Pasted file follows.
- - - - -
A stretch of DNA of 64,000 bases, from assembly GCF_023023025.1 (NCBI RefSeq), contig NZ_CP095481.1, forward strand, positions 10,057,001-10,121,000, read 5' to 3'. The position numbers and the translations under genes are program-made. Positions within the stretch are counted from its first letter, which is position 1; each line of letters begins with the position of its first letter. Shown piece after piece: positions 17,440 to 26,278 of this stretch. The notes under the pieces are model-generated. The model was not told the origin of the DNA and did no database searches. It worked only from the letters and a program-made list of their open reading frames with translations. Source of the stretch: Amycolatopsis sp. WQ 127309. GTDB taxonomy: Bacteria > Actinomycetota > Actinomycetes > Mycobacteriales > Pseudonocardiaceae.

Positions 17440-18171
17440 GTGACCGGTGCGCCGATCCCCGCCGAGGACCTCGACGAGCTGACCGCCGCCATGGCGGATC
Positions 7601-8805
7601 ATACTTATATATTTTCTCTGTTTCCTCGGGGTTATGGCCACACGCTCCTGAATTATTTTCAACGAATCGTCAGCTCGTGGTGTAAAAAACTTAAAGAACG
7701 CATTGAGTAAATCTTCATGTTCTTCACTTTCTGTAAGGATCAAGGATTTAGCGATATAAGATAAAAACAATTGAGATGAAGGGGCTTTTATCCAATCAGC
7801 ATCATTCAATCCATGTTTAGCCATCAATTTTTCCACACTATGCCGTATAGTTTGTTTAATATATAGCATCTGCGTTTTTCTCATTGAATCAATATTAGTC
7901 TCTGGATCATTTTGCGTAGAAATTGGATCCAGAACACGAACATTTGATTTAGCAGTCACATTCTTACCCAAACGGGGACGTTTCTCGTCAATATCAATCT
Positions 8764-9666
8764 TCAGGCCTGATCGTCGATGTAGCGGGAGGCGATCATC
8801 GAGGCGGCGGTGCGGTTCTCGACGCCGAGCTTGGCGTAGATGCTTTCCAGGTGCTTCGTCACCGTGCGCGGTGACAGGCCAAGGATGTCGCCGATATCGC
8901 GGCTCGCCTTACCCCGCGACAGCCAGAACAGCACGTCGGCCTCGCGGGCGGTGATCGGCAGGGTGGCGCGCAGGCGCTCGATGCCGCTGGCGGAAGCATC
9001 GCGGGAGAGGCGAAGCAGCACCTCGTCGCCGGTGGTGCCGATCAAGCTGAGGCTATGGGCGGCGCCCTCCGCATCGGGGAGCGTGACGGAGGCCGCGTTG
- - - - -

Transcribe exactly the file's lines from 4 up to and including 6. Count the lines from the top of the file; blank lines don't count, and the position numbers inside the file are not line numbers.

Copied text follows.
Positions 7601-8805
7601 ATACTTATATATTTTCTCTGTTTCCTCGGGGTTATGGCCACACGCTCCTGAATTATTTTCAACGAATCGTCAGCTCGTGGTGTAAAAAACTTAAAGAACG
7701 CATTGAGTAAATCTTCATGTTCTTCACTTTCTGTAAGGATCAAGGATTTAGCGATATAAGATAAAAACAATTGAGATGAAGGGGCTTTTATCCAATCAGC